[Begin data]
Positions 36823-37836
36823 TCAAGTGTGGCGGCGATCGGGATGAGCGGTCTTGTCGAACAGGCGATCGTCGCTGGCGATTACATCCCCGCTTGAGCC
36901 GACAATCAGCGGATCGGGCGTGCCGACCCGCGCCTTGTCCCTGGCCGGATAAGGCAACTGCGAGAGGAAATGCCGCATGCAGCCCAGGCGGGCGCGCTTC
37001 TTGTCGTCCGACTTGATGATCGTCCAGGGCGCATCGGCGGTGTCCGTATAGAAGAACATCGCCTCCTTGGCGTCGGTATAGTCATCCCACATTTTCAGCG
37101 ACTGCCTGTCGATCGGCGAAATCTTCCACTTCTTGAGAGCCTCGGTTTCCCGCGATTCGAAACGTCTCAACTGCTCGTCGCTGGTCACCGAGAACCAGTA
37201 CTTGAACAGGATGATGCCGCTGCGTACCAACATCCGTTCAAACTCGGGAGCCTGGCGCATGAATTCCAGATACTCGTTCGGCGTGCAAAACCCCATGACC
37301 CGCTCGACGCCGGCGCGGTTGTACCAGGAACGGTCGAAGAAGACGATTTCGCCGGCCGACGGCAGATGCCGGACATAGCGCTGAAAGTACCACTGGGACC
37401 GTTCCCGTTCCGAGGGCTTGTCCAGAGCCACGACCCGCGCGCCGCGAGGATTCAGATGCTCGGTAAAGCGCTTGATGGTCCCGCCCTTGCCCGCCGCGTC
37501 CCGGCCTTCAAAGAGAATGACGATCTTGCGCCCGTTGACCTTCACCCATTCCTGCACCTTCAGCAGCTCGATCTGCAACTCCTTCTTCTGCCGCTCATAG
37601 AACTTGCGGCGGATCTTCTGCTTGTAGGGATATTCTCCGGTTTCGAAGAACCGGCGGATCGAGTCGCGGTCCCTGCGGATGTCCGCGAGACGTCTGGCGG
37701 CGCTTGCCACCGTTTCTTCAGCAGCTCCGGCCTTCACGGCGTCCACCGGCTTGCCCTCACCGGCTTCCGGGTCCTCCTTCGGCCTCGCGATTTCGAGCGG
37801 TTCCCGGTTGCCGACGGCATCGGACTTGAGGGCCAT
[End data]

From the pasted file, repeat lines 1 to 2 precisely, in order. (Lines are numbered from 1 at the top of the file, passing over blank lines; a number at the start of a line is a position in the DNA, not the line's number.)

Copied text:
Positions 36823-37836
36823 TCAAGTGTGGCGGCGATCGGGATGAGCGGTCTTGTCGAACAGGCGATCGTCGCTGGCGATTACATCCCCGCTTGAGCC